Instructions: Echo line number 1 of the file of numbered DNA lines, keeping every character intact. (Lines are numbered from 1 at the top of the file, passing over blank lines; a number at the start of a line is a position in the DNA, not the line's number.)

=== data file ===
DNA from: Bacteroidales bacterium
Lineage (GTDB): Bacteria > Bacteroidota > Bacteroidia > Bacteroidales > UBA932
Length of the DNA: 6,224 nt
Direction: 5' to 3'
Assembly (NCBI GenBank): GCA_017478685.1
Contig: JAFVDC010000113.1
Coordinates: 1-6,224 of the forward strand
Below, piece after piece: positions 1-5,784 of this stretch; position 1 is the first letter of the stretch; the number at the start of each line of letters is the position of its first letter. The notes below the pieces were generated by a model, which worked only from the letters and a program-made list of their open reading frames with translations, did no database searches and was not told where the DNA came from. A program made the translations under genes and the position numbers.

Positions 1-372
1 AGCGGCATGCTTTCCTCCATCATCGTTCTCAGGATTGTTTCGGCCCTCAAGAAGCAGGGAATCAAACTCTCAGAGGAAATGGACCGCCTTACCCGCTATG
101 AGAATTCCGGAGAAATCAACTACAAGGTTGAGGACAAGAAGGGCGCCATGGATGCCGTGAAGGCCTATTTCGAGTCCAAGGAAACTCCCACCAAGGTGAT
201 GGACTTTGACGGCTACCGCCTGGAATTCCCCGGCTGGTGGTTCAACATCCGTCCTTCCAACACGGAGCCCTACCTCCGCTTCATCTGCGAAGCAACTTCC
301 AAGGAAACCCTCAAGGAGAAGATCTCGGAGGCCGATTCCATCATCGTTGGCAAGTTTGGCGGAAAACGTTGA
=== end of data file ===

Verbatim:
DNA from: Bacteroidales bacterium